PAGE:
Bikes help you get around cities and can also tell you about your city and your interaction with it. The Copenhagen Wheel project, in that Danish city, transforms ordinary bikes into hybrid e-bikes (an electric bike that harvests the energy you input while braking and cycling and stores it for when you need a boost). They are also mobile sensing units that can map pollution levels, traffic congestion and road conditions -- all in real time and of course controlled from your smartphone. In this way the bike becomes a sensing platform that captures data about people, behavior, neighborhoods, and health.
Bikes have already changed our relationships to each other and the urban environment, but consider the potential for so much more.
Imagine a future where cities go beyond bike lanes and build the urban environment around bikes. What would a bike highway look like? What would city life be like without cars? Imagine a healthier city -- no more kids in the Bronx with asthma -- and reduced automobile fatalities.
The biggest opportunity here is that given what we know about how bikes change our social dynamics, how would this play out on a mass scale? Amplify that with sensing and tracking technologies on board the human battery-powered bike platform and the possibilities are endless. Handgrips that monitor your pulse and heart rate multiplied by millions will help us better understand the people who live in entire neighborhoods, and the pace of life from a global perspective. Such data will inspire exciting design solutions.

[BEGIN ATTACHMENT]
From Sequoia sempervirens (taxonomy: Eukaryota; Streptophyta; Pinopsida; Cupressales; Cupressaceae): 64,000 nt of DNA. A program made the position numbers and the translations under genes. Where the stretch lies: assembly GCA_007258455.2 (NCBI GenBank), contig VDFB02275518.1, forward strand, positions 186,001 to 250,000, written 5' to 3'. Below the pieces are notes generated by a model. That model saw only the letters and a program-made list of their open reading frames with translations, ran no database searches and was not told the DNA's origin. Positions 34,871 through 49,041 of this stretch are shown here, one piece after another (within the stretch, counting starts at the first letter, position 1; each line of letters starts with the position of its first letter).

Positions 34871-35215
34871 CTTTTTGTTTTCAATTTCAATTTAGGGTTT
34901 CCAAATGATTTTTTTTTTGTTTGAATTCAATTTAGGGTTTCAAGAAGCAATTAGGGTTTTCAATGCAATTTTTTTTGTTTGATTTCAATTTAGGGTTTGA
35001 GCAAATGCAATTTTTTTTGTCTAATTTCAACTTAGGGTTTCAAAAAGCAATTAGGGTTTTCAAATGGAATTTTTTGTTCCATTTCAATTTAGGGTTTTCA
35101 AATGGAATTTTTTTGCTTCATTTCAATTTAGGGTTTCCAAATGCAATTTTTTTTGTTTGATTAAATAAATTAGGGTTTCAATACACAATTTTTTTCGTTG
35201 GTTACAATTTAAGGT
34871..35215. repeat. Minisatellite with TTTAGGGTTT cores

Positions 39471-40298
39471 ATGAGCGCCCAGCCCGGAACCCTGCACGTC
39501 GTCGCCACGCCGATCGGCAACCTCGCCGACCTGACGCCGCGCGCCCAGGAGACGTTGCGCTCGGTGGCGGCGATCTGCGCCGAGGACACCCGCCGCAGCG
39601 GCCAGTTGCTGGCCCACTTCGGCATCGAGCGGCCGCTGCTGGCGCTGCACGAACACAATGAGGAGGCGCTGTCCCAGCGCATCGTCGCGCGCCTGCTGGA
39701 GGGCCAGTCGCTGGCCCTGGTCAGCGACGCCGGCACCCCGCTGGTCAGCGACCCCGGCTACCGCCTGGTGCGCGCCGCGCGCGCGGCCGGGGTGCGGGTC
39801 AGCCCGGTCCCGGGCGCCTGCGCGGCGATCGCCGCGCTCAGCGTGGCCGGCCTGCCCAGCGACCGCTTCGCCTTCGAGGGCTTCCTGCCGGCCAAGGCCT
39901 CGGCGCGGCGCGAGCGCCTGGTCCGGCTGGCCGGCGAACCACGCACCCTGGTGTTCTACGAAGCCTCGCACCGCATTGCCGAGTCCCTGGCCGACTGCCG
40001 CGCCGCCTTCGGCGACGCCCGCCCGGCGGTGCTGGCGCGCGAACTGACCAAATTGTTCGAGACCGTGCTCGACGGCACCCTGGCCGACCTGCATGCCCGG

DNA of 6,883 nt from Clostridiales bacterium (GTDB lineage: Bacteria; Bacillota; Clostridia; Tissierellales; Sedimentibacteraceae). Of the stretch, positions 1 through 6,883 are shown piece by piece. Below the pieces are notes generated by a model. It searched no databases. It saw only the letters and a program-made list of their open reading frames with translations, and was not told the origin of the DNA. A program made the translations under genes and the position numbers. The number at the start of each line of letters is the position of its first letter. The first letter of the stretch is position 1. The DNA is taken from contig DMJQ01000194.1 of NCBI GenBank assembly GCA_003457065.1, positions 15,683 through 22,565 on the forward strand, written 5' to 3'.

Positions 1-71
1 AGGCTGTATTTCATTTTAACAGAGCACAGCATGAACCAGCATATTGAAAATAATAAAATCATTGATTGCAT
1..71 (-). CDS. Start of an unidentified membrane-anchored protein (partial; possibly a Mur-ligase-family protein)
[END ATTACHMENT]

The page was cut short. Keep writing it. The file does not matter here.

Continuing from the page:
In many of the most crowded, densely packed cities around the world a bicycle is the most convenient (if not always the safest) way to move around. Now even cities with more well developed transportation infrastructure are catching up and adding bicycles to the mix. That's because bicycles are an essential part of our culture and our lives. They stir memories and self-expression. They encourage social interaction in urban environments that can be lonely and isolating. They are a mechanism for political and social organizing and activism. And with new technologies, bikes are a way to gather information about how we live and relate to one another in the shared space that is the city.